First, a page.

Making good decisions first requires that good information is available. Managing information means getting the right information to the right person at the right time. This is a difficult problem and too often regarded as a “black box” to be avoided or ignored because it is too complex or too difficult to understand. If we are to fulfill the promise of making government work better, however, we need to realize that in many cases government is mostly about processing information and making decisions using information. Opening up that black box and seeing how all the parts do work together, and how they should work together, requires understanding the intersection of law, technology, management and policy. information.

Professor Landsbergen’s previous work has focused on integrating information systems so that they are interoperable; making information systems secure and trustworthy; identifying best policy and managerial practices for open source software; providing recommendations on how to improve the standards-setting process; and designing policies and systems that protect privacy and improve public records access.  As a John Glenn Scholar, he helped develop a Central Ohio response to the Digital Divide.

Recently completed work includes a “Social Media Prototype Evaluation: Policy, Strategy, and Best Practices” for the City of Columbus.  He was also the principal investigator on “Modernizing Ohio’s Public Benefits and Job Assistance Programs: Benefits, Costs, and Implementation Issues”, a project funded by the Living Cities Foundation.

Currently, Professor Landsbergen is working with a regional consortium of twelve local governments on how to successfully utilize social media.  A second project is examining an integrated legal, policy, and managerial approach to managing social media as public records.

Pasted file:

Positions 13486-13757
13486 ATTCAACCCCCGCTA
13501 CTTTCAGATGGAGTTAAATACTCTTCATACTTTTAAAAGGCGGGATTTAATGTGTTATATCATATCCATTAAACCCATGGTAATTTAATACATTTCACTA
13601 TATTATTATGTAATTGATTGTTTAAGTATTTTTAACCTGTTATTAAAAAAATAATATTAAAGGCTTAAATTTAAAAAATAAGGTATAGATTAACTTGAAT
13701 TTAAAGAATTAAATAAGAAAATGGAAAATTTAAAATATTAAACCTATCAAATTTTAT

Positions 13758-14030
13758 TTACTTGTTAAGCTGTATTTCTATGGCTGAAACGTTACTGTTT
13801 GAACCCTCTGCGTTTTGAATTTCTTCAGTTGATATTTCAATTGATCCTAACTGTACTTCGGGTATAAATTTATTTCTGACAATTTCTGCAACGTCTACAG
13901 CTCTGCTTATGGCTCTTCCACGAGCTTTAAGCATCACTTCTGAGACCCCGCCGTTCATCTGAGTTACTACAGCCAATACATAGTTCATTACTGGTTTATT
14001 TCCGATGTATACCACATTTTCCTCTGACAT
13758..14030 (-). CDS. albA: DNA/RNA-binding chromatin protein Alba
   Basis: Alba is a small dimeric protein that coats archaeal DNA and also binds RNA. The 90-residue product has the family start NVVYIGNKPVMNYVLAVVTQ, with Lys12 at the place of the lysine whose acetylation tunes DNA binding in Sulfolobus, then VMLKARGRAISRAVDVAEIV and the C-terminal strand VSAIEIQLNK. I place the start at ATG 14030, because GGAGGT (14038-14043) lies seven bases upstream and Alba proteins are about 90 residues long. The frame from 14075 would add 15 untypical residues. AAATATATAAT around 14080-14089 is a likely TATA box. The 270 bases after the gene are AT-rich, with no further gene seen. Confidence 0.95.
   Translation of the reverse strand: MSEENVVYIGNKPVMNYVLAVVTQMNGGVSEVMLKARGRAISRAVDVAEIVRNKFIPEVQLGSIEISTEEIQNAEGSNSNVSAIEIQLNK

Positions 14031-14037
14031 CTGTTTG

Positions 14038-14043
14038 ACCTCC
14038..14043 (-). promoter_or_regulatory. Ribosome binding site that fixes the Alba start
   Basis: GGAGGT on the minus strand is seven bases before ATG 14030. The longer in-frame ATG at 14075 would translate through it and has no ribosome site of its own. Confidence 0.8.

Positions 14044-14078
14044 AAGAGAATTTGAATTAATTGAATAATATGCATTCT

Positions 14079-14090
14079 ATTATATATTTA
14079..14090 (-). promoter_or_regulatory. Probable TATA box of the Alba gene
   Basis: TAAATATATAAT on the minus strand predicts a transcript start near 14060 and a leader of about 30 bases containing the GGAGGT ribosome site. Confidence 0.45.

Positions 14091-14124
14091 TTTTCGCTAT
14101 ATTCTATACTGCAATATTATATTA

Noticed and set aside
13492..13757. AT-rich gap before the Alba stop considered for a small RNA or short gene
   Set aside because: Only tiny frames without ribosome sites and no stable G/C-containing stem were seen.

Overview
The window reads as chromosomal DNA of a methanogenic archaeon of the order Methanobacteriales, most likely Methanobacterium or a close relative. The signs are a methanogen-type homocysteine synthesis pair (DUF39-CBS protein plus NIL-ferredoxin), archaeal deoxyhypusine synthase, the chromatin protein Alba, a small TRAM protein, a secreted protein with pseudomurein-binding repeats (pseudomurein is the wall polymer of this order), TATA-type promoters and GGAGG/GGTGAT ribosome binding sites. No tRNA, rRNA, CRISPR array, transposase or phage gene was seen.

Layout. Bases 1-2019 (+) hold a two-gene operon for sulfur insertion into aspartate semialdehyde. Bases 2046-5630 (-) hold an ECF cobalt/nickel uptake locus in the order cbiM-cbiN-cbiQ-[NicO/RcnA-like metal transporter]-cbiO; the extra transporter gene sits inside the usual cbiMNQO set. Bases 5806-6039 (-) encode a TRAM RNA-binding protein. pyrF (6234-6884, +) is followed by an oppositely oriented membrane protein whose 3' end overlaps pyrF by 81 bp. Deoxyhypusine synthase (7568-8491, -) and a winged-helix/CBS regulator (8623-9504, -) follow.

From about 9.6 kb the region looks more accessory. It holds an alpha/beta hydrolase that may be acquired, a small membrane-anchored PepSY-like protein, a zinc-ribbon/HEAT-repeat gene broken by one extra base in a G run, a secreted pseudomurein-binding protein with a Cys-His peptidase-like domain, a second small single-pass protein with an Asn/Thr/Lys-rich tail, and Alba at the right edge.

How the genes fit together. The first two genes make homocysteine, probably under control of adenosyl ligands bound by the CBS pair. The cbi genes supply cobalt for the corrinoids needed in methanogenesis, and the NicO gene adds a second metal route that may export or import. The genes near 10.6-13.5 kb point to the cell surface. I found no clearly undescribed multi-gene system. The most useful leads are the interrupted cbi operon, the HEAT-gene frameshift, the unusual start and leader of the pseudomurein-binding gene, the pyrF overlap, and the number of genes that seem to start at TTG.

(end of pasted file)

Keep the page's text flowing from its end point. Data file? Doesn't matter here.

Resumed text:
Professor Landsbergen has published in a number of journals including: Journal of Public Administration Research and Theory, Public Administration Review, Journal of Policy Analysis and Management, IEEE Transactions, Communications of the ACM, and Government Information Quarterly.

Professor Landsbergen earned his J.D. from the College of Law and a Ph.D. from the Maxwell School, both at Syracuse University.

Areas of research

  • Information Policy
    • Open Data
    • Big Data
  • Freedom of Information Act
    • Privacy
    • IT Innovation
    • Modernization of Information
    • Systems
    • Social Media
    • Open Source software
    • Information Quality
  • Data Governance
Landsbergen, D.  2011. “Government as Part of the Revolution: Using Social Media to Achieve Public Goals” in Leading Issues in e-Government Research, Reading, U.K.: Ridgeway Press.

Landsbergen, D. and Rajiv Ramnath. 2005. "Strategic Planning and Execution for Information-Technology Enabled Sense-and-Respond in Complex Public Organizations. Communications of the Association for Computing Machinery Special Issue on Adaptive Complex Enterprises. (May).

Landsbergen, D. 2004. Screen-Level Bureaucracy: Databases as Public Records. Government Information Quarterly. Vol. 21, no. 1: 24-50.

Landsbergen, David, Jr; Wolken, George, Jr. 2001. Realizing the Promise: Government Information Systems and the Fourth Generation of Information Technology. Public Administration Review. Vol. 61, no.2.

© John Glenn College of Public Affairs
Page Hall, 1810 College Road, Columbus, Ohio 43210

Keep up on all the Glenn College news and events by following us on Facebook, Flickr, Instagram, LinkedIn, Twitter and YouTube.